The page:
Nitric oxide regulates cGMP-dependent cAMP-responsive element binding protein phosphorylation and Bcl-2 expression in cerebellar neurons: implication for a survival role of nitric oxide

Authors


Address correspondence and reprint requests to Professor Antonio Contestabile, Department of Biology, University of Bologna, via Selmi 3, 40126 Bologna, Italy. E-mail: acontest@alma.unibo.it

Abstract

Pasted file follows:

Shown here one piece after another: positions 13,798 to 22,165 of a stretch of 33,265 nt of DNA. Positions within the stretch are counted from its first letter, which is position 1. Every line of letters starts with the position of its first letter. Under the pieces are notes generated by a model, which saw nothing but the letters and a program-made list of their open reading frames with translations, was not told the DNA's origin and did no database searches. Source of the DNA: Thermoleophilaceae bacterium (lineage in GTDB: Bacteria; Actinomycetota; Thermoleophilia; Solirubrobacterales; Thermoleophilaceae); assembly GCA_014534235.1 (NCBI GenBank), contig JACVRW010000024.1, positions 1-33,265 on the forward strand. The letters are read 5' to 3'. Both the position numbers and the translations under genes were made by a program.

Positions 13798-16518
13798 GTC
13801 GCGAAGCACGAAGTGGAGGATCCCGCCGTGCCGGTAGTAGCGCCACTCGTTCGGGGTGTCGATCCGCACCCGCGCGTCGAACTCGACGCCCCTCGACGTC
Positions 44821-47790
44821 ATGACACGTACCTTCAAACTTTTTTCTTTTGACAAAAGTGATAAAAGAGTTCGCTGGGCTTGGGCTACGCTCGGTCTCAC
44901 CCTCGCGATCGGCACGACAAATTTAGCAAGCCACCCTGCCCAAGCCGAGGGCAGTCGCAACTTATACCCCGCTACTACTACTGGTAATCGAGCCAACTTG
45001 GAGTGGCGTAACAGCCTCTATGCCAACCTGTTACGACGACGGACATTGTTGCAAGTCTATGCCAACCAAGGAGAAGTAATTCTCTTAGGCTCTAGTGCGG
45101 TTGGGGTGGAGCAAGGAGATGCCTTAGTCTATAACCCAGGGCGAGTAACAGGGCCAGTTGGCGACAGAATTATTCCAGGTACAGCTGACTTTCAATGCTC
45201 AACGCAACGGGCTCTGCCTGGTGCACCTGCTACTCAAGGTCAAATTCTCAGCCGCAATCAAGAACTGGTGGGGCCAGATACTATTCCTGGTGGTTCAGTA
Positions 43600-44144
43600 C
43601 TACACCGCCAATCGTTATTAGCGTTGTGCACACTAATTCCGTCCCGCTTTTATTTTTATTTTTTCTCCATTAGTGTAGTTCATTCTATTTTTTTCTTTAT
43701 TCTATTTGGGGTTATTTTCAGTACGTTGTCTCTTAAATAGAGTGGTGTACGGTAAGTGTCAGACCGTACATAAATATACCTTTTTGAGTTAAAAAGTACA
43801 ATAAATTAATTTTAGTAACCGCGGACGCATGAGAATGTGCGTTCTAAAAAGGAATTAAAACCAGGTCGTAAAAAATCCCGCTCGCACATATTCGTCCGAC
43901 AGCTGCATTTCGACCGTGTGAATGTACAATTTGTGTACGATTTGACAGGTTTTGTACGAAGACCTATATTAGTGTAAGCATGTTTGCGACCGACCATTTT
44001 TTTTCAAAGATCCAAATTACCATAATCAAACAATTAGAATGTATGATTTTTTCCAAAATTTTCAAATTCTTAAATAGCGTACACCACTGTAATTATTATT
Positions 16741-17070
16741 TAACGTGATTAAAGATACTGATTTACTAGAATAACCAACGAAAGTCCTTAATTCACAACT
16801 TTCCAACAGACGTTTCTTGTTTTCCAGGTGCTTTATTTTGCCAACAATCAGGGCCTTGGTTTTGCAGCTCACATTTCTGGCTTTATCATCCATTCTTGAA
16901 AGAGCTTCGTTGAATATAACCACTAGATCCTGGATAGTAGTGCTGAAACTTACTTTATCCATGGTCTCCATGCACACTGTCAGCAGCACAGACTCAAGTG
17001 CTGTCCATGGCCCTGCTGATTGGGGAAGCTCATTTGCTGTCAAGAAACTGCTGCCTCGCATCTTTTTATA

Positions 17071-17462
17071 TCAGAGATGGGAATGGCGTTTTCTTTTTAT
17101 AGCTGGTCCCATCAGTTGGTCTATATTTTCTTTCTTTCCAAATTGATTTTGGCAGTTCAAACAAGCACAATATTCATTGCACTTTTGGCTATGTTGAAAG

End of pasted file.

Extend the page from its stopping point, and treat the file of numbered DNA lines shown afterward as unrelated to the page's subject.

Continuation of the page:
Nitric oxide (NO) is a small, diffusible, highly reactive molecule with a dichotomous regulatory role in the brain: an intra- and intercellular messenger under physiological conditions and a neurodegenerative agent under pathological conditions. We have recently demonstrated that long-lasting exposure to an neuronal nitric oxide synthase (nNOS) inhibitor down-regulated serine/threonine kinase (Akt) survival pathway and caused apoptosis in cerebellar granule cell cultures. The present study further substantiates the role of NO in neuronal survival by demonstrating that blocking its production down-regulates the activity of cAMP-responsive element binding protein (CREB), a transcription factor involved in cell survival and synaptic plasticity. Pharmacological dissection of the pathway linking NO to CREB shows that cGMP and its kinase are intermediate effectors. We also identify Bcl-2 as one of the anti-apoptotic genes down-regulated by NO shortage and decreased CREB phosphorylation. These results not only confirm the role of CREB in neuronal survival but also provide circumstantial evidence for a novel link among NO, CREB activation and survival.

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